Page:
How to be Happy Single

By In Life How To's, Lifestyle — February 11, 2017
How to be Happy Single

I have been single for the last 21 years.  I’ve never been on a date. I’ve never kissed. I’ve certainly never had sex. What a loser. Funny, I don’t feel like a loser. I’m more content than a toad in a princess’ castle.

Single people tend to shout their independence from the rooftops. How they hate all men or all women. How they don’t need anyone else.  They make known their “happiness” over social media and to their friends. I know their deepest, darkest secret: they’re not really happy.

Being single

Yep, I see the real picture. No one posts that many sappy memes if they truly value themselves. Stop it. If memes can’t make people happy, they’re not happy.

Here are three ways to find satisfaction in singleness:

1. Find Identity and Purpose

Throughout high school, my friends resolved I was an “unmatchable.” I didn’t have much interest in boys. That’s an understatement. I had no interest in boys, despite most of my friends being boys.

I never dated because I knew it wasn’t in God’s timing. I knew I wasn’t ready for a relationship. I was content and at peace with my life with God.

It’s important to realize what it means to be “ready” for a relationship. Readiness doesn’t consist of a certain age or “maturity” level. Readiness doesn’t imply a desperate and unquenchable longing for a mate. The later indicating a major LACK of readiness. Desperation is less attractive than the stench of a boys’ locker room.

Young people need to know themselves before they know can who they are with someone else. Identity is found in God, through knowledge of His will and purpose for our lives

You need to know who you are in God’s eyes before you can know who are with someone else.

Knowing oneself takes time. For most, it’s still taking time, especially when people strive for “inner purpose” and “self-love” to fulfill the craving for self-acceptance. That’s not how to find identity.

A truly healthy self-image is learning how God sees us. Loved. Treasured. Worth dying. Beloved. Blessed. Unworthy of such entities. A sinner. But loved nonetheless.

Once we know our identity, there’s a second step: knowing God’s purpose for our lives. Neglecting to seek God’s path for ourselves is like having a destination (glorifying God) but not knowing how to get there (the map of purpose). This individual responsibility is found in prayer, fasting, and meditation on God’s word.

If you need another person  to nurse your insecurities and make you feel good about yourself, you are not ready for romance.

2. Recognize Life Isn’t About Romance

Life is about so much more than an end goal of finding“the one.”  The world pushes romantic relationships like they’re the cure for death. We grew up watching Disney movies, and the Little Mermaid got married when she was 16 . . .  16. Let that sink into your brain noodles.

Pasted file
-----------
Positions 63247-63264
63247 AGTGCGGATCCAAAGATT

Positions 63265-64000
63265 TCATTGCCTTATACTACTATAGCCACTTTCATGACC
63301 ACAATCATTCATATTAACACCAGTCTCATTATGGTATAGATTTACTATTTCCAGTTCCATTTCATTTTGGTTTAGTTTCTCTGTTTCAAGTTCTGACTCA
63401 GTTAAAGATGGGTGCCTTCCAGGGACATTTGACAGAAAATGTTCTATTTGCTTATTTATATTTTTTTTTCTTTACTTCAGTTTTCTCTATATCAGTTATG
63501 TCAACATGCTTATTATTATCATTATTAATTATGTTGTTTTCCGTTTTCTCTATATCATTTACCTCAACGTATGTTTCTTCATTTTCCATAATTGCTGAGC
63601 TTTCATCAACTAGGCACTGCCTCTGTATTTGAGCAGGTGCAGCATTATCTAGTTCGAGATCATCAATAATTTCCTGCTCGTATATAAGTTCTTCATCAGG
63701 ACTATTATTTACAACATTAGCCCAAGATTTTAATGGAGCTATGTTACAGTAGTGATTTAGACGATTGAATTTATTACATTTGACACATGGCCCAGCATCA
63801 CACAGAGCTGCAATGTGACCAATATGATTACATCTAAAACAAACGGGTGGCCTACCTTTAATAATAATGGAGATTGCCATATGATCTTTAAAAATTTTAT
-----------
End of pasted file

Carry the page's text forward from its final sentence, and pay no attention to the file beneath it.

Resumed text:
Marriage should never be an end goal, it’s just the beginning of a new map.  Even after the “I do’s” we still have to live with ourselves, apply our skills, and figure out life. Only now, we have another person as a distraction. Sounds harsh, but #RealLife.

I’m not saying people must have their lives completely together before participating in a relationship. Merely, relationships can’t bring ultimate fulfillment. All the chocolate hearts in the world can’t replace God’s place in our lives. Though chocolate is wonderful. Give me.

Being single provides ample time to work on being selfless. Relationships are all about compromise, the other person, and God. Many people use relationships to supply their own needs. They want a best friend, a companion, someone to take care of them, and someone to gratify their sexual desires.  Such entities aren’t evil, but they’re also not the purpose of a relationship.

Marriage is meant to unite two people for God’s glorification, in a better way then they could glorify God while single.

3. Preparing for a Relationship Through Selflessness

A Godly relationship rotates around Christ. He is the Son in the middle of a romantic universe. Couples should strive to serve and please one another, with the end goal of God’s glorification.

Learning this extent of selflessness takes time. A lot of time. Time which should not be spent only after marriage. As a single person, it’s imperative to serve family, friends, and strangers, glorifying God and learning to put personal needs second. Learning to love a stranger who doesn’t reciprocate the “feeling” the best way to learn how to love someone who wants to return the love.

The moral here is simple: living a fulfilling life is based on pursuing God’s definition of identity, purpose, and glorification.  A person can find immense contentment in knowing themselves, their passions, and their life purpose, and using that knowledge to help others. Only then will a person be ready for a relationship. Only then will that relationship succeed.

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